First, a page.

“What’s broken can always be fixed…what’s fixed will always be broken…”.
Jens Lekman, “Your Arms Around Me”
At the end of the day, I survey the damage. On the top of my left hand is a small, red gouge, one quarter of the way to full stigmata. On the pad of my left middle finger is a blister, a burn from grabbing a hot pan of rolls in my haste to provide the funeral guests with unquestionable and comforting bounty, and on my left pinky is a slash I did not notice until the sharp zap of pain when I squeezed a lemon wedge into my water. The tops of my toes are blackened by hours of contact with my trusty black clogs, and my makeup has been steamed off my face as my hair has become thick with sweat and frizz. I am unlikely, in my exhausted, shiny and afflicted form to launch a thousand ships or even a single, poorly made newspaper boat.
I left home this morning in a fog of sleeplessness and worry. I had planned today’s job, a funeral reception for a good man with a good family, down to the last homely oatmeal cookie. I had not anticipated my own leaden and mulish body, or the brain that malfunctioned like an ancient television. The channels changed abruptly and left me staring blankly at the person to whom I had been speaking. I lost my vertical hold and heard a persistent rasp of static. I didn’t leave enough time for a shower, and forgot that I would have to drive through the beery thatch of undergraduates who showed their heartfelt allegiance to the Emerald Isles by rising at the crack of dawn to lose themselves among green hot pants, plastic cups, sirens and window-shaking hip hop.
I bought thirty pounds of fruit, sliced for me in the middle of the night by the invisible handmaidens of the produce department, referred to by their boss as “the fruit girls.” I collected the plump, wanton strawberries, translucent red and green grapes, and yellow chunks of pineapple, and pushed them with gentle speed through the warm air of the parking lot. At work, I lifted them from the back of the car, felt the pull of the building, the job, the urgency of Getting Everything Done, jerked on a bag handle and felt it break. The grapes, so recently plucked and groomed, bounced haplessly onto the sidewalk.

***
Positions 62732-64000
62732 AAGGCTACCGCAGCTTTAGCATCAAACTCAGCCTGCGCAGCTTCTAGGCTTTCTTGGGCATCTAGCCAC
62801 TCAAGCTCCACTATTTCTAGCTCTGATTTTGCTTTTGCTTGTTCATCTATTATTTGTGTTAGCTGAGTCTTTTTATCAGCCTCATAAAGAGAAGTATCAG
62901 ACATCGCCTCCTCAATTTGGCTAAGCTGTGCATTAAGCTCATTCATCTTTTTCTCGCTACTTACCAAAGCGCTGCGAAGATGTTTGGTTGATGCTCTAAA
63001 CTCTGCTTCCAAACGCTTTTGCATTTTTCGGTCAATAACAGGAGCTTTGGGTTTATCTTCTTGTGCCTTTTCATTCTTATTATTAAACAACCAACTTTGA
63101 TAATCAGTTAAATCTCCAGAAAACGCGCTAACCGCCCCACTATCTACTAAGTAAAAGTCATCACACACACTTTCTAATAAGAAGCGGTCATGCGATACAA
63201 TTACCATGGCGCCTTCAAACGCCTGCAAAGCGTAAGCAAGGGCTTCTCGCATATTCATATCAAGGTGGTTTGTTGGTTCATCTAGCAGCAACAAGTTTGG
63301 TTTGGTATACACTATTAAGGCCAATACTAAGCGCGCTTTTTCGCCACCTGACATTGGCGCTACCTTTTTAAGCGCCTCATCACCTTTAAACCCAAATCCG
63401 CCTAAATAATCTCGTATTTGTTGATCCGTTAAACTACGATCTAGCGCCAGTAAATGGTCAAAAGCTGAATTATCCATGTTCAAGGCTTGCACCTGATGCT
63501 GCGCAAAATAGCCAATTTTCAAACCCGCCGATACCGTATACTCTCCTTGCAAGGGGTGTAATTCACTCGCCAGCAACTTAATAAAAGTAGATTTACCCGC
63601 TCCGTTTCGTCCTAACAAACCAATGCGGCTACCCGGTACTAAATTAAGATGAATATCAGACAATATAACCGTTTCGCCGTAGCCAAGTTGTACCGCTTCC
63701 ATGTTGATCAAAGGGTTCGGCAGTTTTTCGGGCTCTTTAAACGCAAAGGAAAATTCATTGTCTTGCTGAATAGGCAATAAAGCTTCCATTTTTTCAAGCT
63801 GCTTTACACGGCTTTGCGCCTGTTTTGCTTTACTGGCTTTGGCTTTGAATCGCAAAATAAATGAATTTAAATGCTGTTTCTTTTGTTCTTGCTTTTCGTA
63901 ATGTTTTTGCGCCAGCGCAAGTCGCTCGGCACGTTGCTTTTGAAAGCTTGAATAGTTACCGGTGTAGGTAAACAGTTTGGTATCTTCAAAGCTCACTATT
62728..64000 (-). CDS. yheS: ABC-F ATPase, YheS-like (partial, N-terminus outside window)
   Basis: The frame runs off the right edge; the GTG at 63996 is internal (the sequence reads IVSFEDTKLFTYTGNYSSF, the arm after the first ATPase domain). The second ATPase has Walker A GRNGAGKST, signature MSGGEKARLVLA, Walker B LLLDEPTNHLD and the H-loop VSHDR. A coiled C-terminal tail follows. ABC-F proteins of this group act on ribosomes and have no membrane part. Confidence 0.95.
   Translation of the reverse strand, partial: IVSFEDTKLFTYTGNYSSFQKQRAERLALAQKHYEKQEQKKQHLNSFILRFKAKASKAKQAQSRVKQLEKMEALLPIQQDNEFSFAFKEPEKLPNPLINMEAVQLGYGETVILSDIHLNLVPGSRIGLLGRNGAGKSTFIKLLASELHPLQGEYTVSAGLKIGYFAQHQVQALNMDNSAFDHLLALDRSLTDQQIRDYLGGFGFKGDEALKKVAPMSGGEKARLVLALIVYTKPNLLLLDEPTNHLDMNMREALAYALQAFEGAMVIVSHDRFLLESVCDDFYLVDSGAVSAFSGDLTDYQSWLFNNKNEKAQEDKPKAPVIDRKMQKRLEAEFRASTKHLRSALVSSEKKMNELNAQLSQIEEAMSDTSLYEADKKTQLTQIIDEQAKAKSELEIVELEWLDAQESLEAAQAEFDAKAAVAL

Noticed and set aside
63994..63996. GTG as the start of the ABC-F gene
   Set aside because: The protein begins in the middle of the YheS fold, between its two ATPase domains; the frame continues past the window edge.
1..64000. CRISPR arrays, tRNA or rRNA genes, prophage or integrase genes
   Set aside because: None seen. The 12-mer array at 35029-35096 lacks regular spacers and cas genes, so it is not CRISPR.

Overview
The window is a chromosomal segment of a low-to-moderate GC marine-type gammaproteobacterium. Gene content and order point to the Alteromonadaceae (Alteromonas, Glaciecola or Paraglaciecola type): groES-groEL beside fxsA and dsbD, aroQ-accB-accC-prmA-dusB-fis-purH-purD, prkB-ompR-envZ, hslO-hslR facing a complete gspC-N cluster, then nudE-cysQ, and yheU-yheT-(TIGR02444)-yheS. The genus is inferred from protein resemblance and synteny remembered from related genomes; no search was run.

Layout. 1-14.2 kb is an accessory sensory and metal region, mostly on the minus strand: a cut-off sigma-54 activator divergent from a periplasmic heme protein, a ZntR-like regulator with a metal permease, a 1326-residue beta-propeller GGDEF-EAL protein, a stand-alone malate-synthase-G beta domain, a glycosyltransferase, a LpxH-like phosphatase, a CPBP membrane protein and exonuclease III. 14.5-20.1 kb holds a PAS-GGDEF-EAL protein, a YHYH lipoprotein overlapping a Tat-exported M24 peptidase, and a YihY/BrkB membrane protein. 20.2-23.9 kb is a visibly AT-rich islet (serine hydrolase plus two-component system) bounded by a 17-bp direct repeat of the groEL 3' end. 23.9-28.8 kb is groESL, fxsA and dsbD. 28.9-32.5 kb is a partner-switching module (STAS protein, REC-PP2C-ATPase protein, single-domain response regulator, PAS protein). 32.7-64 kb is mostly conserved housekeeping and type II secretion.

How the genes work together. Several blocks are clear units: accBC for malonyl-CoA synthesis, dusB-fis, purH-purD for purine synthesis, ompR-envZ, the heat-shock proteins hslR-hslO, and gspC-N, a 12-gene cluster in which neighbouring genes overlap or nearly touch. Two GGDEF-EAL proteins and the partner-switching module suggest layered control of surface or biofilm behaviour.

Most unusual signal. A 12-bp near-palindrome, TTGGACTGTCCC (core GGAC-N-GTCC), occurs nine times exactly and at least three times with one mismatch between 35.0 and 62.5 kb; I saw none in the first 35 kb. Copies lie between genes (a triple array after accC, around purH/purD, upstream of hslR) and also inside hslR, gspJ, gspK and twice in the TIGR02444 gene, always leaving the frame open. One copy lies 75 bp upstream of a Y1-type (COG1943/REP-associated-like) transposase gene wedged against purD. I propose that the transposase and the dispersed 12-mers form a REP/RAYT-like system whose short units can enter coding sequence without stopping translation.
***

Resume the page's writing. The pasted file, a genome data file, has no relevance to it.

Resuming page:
The air was so soft; I could hear shouts, laughter, music and sirens. I wasn’t sure if I was going to cry, I didn’t have time to cry. Normal people don’t cry at work. It seemed that a woman standing outside on the first warm day of the year should turn up her face to the watery sun, feel restored, start over. It seemed too complicated.
The work saved me, the hauling of plates, smiling, making coffee, slicing, lighting sterno, washing dishes, and refilling of pitchers. We raised a cathedral of comfort and nourishment for the bereaved, and no sacrificed grapes, flesh wounds or aching muscles can diminish that day’s work. I can fix the damage now (except for the grapes). I will shower, wrap bandages around the breaches in my flesh, and sit on my porch in the still-warm air, watching the students across the street as they move, unaccountably, from riding a unicycle to playing the trumpet, and then to listening to The Smiths. They’re good kids.
I’m a good kid, too. I’m still a little messed up, but there’s nothing that can’t be fixed.